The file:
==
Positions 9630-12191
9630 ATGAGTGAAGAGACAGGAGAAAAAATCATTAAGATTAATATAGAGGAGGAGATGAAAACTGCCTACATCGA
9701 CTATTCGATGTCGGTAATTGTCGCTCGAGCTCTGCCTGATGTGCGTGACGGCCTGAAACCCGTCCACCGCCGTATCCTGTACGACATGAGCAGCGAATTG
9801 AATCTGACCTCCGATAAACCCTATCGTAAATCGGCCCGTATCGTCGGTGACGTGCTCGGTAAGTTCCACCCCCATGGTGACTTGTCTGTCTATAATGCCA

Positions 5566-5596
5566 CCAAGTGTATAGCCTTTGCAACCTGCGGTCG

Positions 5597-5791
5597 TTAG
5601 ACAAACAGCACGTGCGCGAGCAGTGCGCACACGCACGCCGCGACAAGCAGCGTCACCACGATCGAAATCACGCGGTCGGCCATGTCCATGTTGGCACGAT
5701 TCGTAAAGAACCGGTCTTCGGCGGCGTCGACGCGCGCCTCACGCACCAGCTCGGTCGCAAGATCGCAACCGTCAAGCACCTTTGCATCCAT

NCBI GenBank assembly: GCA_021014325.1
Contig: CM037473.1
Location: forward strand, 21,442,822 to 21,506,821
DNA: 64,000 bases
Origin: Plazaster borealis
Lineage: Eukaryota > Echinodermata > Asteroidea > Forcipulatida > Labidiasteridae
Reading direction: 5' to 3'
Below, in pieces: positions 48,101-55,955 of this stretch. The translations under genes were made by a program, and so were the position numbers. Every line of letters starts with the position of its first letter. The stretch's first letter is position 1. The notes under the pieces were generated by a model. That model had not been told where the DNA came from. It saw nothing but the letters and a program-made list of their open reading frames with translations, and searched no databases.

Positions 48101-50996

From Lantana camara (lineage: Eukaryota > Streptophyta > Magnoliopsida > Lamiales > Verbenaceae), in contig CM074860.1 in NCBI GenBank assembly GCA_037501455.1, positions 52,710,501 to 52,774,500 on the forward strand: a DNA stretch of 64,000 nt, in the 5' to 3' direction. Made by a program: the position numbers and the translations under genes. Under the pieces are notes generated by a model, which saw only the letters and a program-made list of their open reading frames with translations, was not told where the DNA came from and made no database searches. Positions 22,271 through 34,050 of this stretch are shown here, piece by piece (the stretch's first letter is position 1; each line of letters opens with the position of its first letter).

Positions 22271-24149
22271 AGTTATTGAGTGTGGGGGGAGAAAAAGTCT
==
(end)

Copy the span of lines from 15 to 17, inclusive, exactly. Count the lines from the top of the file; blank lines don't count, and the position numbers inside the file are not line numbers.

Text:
Origin: Plazaster borealis
Lineage: Eukaryota > Echinodermata > Asteroidea > Forcipulatida > Labidiasteridae
Reading direction: 5' to 3'